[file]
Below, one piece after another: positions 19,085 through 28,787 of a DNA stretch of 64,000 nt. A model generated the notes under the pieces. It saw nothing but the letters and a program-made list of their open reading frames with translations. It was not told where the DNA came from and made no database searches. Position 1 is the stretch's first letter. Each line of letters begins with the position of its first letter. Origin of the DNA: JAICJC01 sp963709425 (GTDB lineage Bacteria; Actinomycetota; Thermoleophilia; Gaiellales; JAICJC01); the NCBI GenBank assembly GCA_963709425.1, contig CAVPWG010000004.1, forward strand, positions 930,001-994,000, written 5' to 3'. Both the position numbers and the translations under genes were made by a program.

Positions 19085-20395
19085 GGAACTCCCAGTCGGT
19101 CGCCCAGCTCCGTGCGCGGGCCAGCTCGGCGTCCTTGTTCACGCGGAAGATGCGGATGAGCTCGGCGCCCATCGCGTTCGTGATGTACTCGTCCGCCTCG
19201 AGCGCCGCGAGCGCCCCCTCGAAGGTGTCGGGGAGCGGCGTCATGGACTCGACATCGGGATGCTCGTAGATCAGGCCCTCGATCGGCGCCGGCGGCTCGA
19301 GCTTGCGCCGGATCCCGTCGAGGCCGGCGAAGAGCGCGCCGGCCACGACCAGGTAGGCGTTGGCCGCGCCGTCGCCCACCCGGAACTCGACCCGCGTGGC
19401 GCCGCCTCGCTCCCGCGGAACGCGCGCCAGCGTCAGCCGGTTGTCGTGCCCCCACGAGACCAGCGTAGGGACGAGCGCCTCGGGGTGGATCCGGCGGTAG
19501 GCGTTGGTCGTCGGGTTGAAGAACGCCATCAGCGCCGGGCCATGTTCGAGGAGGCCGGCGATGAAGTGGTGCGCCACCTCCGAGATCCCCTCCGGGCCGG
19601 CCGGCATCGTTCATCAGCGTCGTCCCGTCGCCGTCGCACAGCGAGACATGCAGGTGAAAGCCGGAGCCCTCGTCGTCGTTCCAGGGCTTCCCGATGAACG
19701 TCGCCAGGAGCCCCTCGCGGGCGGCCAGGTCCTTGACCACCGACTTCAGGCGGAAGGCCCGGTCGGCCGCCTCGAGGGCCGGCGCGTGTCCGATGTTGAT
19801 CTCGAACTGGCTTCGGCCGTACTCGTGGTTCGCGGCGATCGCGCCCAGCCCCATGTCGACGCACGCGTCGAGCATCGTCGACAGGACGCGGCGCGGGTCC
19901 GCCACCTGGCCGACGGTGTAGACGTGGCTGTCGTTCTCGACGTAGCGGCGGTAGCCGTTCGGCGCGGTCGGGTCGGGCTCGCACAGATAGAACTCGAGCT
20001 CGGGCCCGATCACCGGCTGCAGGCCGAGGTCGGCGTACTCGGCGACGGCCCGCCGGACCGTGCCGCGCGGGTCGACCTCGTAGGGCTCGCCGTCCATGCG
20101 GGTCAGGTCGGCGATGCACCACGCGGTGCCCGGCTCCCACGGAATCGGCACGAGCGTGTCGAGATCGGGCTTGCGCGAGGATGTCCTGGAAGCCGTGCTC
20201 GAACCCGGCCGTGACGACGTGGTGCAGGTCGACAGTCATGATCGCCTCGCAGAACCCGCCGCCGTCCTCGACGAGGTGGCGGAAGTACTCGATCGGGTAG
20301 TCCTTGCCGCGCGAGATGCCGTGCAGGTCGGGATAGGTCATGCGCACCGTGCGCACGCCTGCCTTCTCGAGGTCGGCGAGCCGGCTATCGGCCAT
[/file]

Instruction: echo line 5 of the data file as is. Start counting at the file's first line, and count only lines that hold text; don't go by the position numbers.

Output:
19201 AGCGCCGCGAGCGCCCCCTCGAAGGTGTCGGGGAGCGGCGTCATGGACTCGACATCGGGATGCTCGTAGATCAGGCCCTCGATCGGCGCCGGCGGCTCGA